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Drackett, Houck to close next year while 5 new buildings open

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Drackett Tower and Houck House will temporarily close this fall when four new residence halls are scheduled to open. Credit: Eric Weitz / Lantern reporter

Drackett Tower and Houck House will temporarily close this fall when four new residence halls are scheduled to open. Credit: Eric Weitz / Lantern reporter

When housing contracts are made available to students this year, two familiar buildings will be replaced by four new North Campus residence halls.

Drackett Tower and Houck House will temporarily close this fall when four new residence halls are scheduled to open.

“Drackett is going to be closed because of renovation work on the ground and first floors,” said Dave Isaacs, spokesman for the Office of Student Life.

Isaacs said the building will be closed while crews add office space and event space to the halls and complete renovations to the lobby and front desk areas.

“There is fairly extensive work going to be done on Drackett, enough that it was not feasible to house students in it,” he said.

In an email, Isaacs also said that renovation work on the entrances of nearby Taylor Tower and Jones Tower will be completed during summer 2016 when the buildings do not house students.

Construction will also close Houck House for the 2015-16 school year. Isaacs said work will not be done on Houck itself, but it will be closed because of construction near the building.

“Because of everything going on around (Houck), it was not feasible to have students come and go,” he said.

Isaacs said the buildings are expected to reopen in fall 2016.

Drackett Tower currently houses 768 residents with 40 vacant spots. All but four of Houck’s 189 spaces are occupied for the 2014-15 school year, Isaacs said.

With the addition of four residence halls, Isaacs said the university will be able to accommodate students who wish to live on campus while Drackett and Houck are closed during Autumn Semester 2015.

Kellon Hamsher, a first-year in engineering who lives in Drackett Tower, said she recently learned that Drackett would be closing, and although she did not plan on returning to Drackett before hearing the it will be closed, she still plans to live on campus next year.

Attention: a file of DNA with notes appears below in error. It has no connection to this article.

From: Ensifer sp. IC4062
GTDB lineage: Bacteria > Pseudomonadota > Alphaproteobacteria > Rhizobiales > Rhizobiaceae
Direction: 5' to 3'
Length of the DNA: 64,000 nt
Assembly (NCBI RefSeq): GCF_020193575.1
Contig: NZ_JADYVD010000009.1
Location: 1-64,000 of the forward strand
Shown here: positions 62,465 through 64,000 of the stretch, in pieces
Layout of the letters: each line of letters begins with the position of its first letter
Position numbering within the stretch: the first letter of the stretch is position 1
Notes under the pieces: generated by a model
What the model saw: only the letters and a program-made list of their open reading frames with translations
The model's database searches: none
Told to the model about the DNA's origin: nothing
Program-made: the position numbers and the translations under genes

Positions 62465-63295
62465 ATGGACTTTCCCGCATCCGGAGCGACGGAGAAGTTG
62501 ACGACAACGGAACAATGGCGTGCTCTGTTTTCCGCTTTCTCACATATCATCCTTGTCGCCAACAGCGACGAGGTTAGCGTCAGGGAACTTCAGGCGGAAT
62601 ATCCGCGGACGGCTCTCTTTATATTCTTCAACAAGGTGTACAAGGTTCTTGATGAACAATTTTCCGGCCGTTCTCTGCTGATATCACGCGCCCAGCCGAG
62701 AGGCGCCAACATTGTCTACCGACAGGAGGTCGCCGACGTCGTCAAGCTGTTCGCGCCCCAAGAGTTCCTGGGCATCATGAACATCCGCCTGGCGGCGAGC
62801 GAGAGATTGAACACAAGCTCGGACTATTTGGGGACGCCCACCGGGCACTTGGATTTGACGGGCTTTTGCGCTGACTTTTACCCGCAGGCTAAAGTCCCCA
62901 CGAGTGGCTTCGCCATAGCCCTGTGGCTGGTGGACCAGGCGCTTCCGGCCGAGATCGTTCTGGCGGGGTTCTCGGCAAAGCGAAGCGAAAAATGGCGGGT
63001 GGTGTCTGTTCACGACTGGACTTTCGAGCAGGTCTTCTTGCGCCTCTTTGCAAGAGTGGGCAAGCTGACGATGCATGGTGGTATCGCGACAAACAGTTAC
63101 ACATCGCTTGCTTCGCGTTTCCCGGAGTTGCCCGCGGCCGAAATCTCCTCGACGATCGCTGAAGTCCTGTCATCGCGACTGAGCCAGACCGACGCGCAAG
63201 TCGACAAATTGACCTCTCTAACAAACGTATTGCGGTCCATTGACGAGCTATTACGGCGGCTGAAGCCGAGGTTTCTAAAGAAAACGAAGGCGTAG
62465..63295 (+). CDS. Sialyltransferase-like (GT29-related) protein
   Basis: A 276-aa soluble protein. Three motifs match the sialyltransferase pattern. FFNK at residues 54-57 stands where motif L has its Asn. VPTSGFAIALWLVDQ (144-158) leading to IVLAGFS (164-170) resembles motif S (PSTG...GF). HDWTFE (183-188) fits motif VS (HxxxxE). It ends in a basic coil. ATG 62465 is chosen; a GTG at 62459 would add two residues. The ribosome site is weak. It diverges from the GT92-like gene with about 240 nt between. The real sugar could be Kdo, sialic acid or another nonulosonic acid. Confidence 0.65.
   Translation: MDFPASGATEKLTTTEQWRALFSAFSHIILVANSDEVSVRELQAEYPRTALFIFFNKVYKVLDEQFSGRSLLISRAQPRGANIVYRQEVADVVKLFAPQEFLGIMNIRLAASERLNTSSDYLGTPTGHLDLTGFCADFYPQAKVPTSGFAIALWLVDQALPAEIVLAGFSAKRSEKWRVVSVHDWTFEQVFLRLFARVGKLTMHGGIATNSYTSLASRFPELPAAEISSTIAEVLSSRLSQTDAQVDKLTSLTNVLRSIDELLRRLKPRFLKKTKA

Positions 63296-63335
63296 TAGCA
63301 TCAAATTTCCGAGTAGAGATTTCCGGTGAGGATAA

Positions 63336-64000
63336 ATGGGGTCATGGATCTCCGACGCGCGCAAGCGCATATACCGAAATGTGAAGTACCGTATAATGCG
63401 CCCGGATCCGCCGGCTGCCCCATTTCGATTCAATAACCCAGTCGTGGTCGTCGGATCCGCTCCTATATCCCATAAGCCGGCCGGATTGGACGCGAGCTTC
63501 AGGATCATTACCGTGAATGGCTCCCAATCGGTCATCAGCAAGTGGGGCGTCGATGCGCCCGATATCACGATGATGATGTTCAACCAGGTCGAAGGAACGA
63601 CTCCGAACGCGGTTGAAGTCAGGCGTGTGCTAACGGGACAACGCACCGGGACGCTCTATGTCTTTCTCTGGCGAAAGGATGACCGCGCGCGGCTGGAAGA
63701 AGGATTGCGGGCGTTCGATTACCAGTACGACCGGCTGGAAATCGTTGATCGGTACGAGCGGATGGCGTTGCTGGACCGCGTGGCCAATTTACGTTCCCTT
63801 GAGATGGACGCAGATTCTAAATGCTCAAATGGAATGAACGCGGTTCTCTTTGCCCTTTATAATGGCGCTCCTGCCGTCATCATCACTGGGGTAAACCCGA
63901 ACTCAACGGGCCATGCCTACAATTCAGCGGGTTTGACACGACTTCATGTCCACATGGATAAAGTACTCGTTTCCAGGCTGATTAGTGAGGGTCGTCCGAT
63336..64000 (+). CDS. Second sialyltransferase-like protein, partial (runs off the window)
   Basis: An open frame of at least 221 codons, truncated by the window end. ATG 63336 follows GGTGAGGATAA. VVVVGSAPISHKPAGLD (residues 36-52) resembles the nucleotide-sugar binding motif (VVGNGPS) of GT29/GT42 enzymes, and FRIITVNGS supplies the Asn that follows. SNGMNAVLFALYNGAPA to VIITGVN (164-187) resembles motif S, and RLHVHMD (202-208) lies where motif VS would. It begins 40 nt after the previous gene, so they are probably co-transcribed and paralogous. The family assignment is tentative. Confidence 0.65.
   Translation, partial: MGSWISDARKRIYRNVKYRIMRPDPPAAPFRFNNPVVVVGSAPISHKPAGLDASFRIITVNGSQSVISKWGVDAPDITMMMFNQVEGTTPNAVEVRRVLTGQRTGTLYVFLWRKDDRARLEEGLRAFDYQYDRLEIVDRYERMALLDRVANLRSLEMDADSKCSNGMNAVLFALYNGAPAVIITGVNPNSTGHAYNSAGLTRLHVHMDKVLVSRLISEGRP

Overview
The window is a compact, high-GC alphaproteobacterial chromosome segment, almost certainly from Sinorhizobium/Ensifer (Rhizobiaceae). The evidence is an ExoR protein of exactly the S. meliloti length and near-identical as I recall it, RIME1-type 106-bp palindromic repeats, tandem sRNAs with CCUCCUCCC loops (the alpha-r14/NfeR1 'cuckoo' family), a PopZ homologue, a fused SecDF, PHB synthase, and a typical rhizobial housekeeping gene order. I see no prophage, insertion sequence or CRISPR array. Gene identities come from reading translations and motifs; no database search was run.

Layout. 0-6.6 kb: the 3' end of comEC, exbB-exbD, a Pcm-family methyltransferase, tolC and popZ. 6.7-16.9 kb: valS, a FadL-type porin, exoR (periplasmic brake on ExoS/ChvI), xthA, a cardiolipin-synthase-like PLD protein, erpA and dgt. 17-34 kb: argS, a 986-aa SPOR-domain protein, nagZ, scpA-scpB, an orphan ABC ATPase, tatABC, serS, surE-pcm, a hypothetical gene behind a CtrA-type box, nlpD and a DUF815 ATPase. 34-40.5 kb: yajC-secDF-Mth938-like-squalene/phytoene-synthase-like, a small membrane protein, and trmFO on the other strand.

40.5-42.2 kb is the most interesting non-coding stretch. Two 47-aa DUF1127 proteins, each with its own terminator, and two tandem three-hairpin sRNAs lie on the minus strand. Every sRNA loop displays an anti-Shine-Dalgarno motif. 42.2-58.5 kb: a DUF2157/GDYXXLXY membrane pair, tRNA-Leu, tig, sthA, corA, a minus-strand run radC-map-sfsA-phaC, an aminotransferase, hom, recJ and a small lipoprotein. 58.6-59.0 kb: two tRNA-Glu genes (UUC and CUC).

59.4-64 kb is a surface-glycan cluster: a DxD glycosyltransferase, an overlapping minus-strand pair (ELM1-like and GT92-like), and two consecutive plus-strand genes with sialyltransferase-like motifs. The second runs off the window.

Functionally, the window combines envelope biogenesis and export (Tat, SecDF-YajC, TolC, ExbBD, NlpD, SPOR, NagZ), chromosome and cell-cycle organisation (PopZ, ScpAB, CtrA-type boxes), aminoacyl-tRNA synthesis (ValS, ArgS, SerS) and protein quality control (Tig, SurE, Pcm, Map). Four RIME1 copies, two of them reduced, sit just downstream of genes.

“I was actually thinking of living in one of the new ones that they’re building next year,” she said. “I think it would be really cool to experience a new building in its first year.”

Isaacs said information about the new residence halls will be available when housing contracts are made available to students later this year.

A dining and event center is also scheduled to open on Woodruff Avenue this fall.

According to Ohio State’s “What’s Growing On” website, the building will house a 6,000 square-foot event center and a dining facility featuring a flatbread and sandwich station, a burrito station, a fruit and yogurt bar and a soup station.

The changes to North Campus are part of a university plan that aims to require second-year students to live on campus by fall 2016.

An overview of the $370 million North Residential District Transformation Plan indicates that the project will add 3,875 beds, 3,200 of which will be new and 675 of which will replace beds lost to demolition during the project, the website said.

Correction: Jan. 26, 2015

An earlier version of this article said four new buildings will be constructed on North Campus, when in fact five buildings will be built: four residence halls and one dining hall.

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